10 Writing Success Tips + French Literary Phenomenon Édouard Louis
Working in the publishing industry for more than ten years and as a published author with two novels, many people have asked me for the keys to succeed. If I had those keys, probably I’d be elsewhere. I have no intention to give you a magic recipe just to get you listening. Let be honest, there are many unpredictable and sometimes inexplicable factors that define success. Also, there’s opportunity, marketing even money. Is success high sales? is it celebrity? Each one would have their own definition. So by looking at Edouard Louis’s Story we all can learn something and think about an idea of the success we dream of.
A few years after Edouard Louis’s arrival, not only he has sold thousands of copies, but he has been translated into many languages, his books had been adapted to stage plays, where he has even made his debut as a performer. Louis recorded himself the English Spoken Audiobook of one of his works. And recently has announced the adaptation of his books into television series format. Quite a phenomenon and a symbol of success.
I little of bit of my story with him: In 2015 I read his first work, The End of Eddy. In 2016 when he visited the Bogota International Book Fair, I attended a lecture he did in an independent bookstore. Then in 2019 while I was visiting Paris, I attended a reading he did along the extraordinary Emmanuelle Béart regarding a translation Louis made of Anne Carson's play, Antagonick. And of course, I’ve read his others books during this time.
1. He was not afraid to show what the French hide
The first thing I point out from Édouard Louis is the country he portrays. The image of France that is exported is the one often written, filmed or recorded by the French bourgeoisie, their intellectuals, the privileged classes. I think much of what France means as a cliché, is found on those products.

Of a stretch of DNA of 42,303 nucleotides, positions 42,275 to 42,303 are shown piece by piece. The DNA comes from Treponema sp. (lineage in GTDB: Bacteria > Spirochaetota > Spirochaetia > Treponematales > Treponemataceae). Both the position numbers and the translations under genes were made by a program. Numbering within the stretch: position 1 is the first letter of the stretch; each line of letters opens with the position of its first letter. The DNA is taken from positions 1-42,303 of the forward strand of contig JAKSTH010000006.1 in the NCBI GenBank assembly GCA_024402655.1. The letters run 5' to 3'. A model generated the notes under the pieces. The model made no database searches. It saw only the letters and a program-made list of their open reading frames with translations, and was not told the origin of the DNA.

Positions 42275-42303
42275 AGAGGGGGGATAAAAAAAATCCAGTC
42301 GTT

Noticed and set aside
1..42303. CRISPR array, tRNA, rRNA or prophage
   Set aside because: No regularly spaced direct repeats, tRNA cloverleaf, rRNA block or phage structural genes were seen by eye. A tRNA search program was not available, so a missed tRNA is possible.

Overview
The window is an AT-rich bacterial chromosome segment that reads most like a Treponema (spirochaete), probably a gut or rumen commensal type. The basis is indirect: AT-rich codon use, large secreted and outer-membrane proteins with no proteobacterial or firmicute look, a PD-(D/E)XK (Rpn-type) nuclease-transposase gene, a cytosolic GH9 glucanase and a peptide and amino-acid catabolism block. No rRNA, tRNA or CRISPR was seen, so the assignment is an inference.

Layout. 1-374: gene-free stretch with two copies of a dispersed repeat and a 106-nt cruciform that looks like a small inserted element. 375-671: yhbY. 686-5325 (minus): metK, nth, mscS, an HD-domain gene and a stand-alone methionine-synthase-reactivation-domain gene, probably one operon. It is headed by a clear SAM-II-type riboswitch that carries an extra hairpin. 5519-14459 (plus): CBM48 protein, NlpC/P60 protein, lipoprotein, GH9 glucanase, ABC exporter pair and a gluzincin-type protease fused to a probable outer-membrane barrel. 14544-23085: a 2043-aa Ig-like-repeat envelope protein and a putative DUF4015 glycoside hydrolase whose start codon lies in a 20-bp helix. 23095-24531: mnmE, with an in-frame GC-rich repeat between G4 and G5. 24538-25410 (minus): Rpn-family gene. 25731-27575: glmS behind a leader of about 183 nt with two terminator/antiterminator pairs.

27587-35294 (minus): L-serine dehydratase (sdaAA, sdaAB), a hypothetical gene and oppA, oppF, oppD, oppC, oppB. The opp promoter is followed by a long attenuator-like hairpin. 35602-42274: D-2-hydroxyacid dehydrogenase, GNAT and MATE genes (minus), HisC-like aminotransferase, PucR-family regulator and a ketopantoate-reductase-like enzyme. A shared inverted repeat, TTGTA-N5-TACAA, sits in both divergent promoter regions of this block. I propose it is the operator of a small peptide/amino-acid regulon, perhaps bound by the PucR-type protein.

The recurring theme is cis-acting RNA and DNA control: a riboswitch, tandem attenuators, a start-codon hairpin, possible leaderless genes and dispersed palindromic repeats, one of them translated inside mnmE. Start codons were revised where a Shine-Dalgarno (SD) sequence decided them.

Edouard Louis was born and raised in Picardie, a region in the northwest. Not that far in distance from Paris, but really far away in terms of economics, education and opportunities. The release of his first book The End of Eddy was so threatening for the establishment, that many of them were skeptical about the experiences Louis wrote because they seemed excessive and even unreal. Anyway, we love Parisians but some of them don’t go beyond the Périphérique. Édouard Louis made visible the darkest side and shadows of his own family. But this was not only of them, it was about thousands of people in so many places that reflected in his telling.
2. He invented himself and found a spotlight in the scene
Edouard Louis invented himself in 2013 when he officially adopted this name and left behind his birth name: Eddy Bellegueule. Within the French culture the name Eddy can be associated to a working class person or as part of a non privileged origin. And the last name could be understood in a funny way: Belle as beautiful and Gueule as Face. Eddy Beautifulface.
On the other hand, Édouard Louis choose the autobiography to express and expand. He has addressed his own identity, the violence of a system, the history of his father and masculinities up to the emancipation of his mother in his most recent work. With a deep, raw, brave and even compassionate look, he got a well deserved spotlight in the literary scene. Louis knows, explains and fights a long establish system that could had gave him another destiny.
3. He betrayed everyone